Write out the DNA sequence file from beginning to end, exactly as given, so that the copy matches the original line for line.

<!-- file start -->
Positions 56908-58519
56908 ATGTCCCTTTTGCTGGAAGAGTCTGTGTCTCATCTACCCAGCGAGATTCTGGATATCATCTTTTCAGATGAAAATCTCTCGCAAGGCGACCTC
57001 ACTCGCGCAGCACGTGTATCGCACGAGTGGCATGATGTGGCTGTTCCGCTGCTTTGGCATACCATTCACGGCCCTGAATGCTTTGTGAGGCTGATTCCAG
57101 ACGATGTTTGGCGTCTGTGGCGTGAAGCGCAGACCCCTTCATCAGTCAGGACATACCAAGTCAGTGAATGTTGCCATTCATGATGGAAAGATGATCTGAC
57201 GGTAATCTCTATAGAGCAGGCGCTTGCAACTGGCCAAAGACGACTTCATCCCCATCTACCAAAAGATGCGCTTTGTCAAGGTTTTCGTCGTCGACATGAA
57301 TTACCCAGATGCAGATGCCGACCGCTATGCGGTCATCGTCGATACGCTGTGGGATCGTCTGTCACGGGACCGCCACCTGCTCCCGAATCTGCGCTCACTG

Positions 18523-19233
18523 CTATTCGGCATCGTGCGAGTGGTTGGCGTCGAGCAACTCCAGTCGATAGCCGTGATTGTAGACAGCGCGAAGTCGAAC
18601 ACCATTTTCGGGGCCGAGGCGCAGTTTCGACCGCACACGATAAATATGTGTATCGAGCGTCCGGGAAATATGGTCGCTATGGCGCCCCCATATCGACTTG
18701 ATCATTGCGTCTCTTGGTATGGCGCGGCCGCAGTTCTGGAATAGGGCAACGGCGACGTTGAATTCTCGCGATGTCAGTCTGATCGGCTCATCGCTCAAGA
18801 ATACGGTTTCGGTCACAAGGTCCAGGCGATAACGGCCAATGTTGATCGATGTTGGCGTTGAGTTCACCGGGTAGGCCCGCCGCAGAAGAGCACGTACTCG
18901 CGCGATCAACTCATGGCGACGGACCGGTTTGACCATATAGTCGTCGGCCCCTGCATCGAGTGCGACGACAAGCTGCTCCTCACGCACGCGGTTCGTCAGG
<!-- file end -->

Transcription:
Positions 56908-58519
56908 ATGTCCCTTTTGCTGGAAGAGTCTGTGTCTCATCTACCCAGCGAGATTCTGGATATCATCTTTTCAGATGAAAATCTCTCGCAAGGCGACCTC
57001 ACTCGCGCAGCACGTGTATCGCACGAGTGGCATGATGTGGCTGTTCCGCTGCTTTGGCATACCATTCACGGCCCTGAATGCTTTGTGAGGCTGATTCCAG
57101 ACGATGTTTGGCGTCTGTGGCGTGAAGCGCAGACCCCTTCATCAGTCAGGACATACCAAGTCAGTGAATGTTGCCATTCATGATGGAAAGATGATCTGAC
57201 GGTAATCTCTATAGAGCAGGCGCTTGCAACTGGCCAAAGACGACTTCATCCCCATCTACCAAAAGATGCGCTTTGTCAAGGTTTTCGTCGTCGACATGAA
57301 TTACCCAGATGCAGATGCCGACCGCTATGCGGTCATCGTCGATACGCTGTGGGATCGTCTGTCACGGGACCGCCACCTGCTCCCGAATCTGCGCTCACTG

Positions 18523-19233
18523 CTATTCGGCATCGTGCGAGTGGTTGGCGTCGAGCAACTCCAGTCGATAGCCGTGATTGTAGACAGCGCGAAGTCGAAC
18601 ACCATTTTCGGGGCCGAGGCGCAGTTTCGACCGCACACGATAAATATGTGTATCGAGCGTCCGGGAAATATGGTCGCTATGGCGCCCCCATATCGACTTG
18701 ATCATTGCGTCTCTTGGTATGGCGCGGCCGCAGTTCTGGAATAGGGCAACGGCGACGTTGAATTCTCGCGATGTCAGTCTGATCGGCTCATCGCTCAAGA
18801 ATACGGTTTCGGTCACAAGGTCCAGGCGATAACGGCCAATGTTGATCGATGTTGGCGTTGAGTTCACCGGGTAGGCCCGCCGCAGAAGAGCACGTACTCG
18901 CGCGATCAACTCATGGCGACGGACCGGTTTGACCATATAGTCGTCGGCCCCTGCATCGAGTGCGACGACAAGCTGCTCCTCACGCACGCGGTTCGTCAGG